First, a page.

No warrant worries: Texas’ DPS says it’s safe to apply for voter ID

Posted Thursday, Sep. 19, 2013  comments  Print Reprints
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kennedy If you’re confused about voter ID in Texas, you’re not alone.

The Texas Department of Public Safety issues the IDs, and folks there are confused, too.

More than one DPS employee said this week that if you can’t pass a warrant check, you can’t walk in and get a voter ID. If you try, you won’t walk back out.

After a kerfluffle with lawyers and a senator, a DPS spokesman said Thursday that warrant checks won’t apply to election ID certificates, the new free IDs created for voters who haven’t bought a current driver’s license, official state ID, passport or handgun permit.

The new ID law has put troopers in a tough spot: They must issue free IDs to help everyone vote, even those who also face traffic court or owe fines, fees, surcharges or a criminal amount of tolls.

Until now, anyone behind on paying a traffic fine didn’t dare set foot in the driver’s license office.

But the same troopers sworn to arrest fugitives and scofflaws also now are asked to help get Texans ID’d to vote.

If those roles conflicted, the DPS has clarified which comes first.

The policy of checking for warrants on any walk-in license renewal or address change “only applies to driver licenses” and the more formal ID cards the state sells, DPS spokesman Tom Vinger wrote by email: “It does not apply to Election Identification Certificates.”

Just the day before, Vinger had called it “routine” to check anyone at license offices for warrants.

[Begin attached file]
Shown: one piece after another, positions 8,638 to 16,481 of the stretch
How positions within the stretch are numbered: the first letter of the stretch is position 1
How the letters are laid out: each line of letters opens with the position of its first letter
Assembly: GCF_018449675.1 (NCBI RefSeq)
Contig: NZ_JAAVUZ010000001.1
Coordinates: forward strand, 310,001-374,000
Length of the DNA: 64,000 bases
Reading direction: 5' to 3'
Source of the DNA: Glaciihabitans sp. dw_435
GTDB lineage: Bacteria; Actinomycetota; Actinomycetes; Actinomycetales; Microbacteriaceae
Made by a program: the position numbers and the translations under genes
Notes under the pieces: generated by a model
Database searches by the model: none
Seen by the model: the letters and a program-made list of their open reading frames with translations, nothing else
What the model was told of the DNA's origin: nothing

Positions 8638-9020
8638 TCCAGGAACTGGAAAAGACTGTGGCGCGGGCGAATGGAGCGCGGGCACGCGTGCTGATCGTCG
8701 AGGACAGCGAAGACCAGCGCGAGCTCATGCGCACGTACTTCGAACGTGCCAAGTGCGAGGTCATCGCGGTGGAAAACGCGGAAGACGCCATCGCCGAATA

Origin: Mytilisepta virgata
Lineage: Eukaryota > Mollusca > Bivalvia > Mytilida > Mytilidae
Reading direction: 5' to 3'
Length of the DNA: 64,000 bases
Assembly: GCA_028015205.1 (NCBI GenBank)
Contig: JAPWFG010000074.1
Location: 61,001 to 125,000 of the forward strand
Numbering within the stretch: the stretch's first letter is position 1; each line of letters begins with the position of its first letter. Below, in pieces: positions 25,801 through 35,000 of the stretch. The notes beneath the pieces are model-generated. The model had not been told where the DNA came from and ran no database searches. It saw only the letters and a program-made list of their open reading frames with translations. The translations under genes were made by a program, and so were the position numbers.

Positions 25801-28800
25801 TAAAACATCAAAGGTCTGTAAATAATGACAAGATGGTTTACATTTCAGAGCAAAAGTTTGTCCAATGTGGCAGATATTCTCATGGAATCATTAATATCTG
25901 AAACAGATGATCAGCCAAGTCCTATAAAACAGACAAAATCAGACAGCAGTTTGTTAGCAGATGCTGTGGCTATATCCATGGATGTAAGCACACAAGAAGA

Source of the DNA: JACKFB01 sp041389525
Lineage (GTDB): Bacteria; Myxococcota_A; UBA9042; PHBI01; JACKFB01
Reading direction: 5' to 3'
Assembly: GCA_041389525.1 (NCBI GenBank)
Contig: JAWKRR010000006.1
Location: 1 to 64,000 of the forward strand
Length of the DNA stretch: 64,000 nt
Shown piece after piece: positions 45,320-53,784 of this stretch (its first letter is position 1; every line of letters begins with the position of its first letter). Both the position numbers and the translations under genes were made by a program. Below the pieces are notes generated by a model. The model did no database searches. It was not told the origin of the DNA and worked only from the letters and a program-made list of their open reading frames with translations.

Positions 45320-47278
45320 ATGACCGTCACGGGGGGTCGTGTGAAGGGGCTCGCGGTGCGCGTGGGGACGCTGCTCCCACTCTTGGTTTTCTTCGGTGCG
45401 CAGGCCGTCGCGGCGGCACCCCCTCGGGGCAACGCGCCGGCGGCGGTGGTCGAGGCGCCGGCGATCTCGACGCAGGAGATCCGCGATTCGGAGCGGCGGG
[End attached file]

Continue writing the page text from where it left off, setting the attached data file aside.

This means Aunt Martha can still gets an election ID certificate, even if she never took care of that $300 ticket for the right turn on red in Dalworthington Gardens, or if her driving privileges were canceled years ago.

State Sen. Rodney Ellis, D-Houston, had asked the DPS some pointed questions in a Thursday letter.

“I understand and respect DPS’s role as a law enforcement agency,” Ellis wrote.

“At the same time, I hope you can appreciate that the threat of possible arrest for merely seeking to exercise one’s right to vote will inevitably have a detrimental impact on … [voters’ ability] to have their voice heard.”

With voting now a month away in a minor state election and major party primaries coming up in five months, everybody is rushing to meet the new state requirements.

Basically, you need a current or just-expired photo ID with a name that “substantially” matches your voter card.

Guidelines say this leaves leeway for a different middle/maiden name or a contraction such as “Lupe,” but not for different names, such as those due to divorce or marriage.

If you don’t drive or pack a handgun, you’ll need one of the new election ID certificates.

Hey, we can’t let just anybody vote.

Bud Kennedy's column appears Sundays, Wednesdays and Fridays. 817-390-7538 Twitter: @BudKennedy

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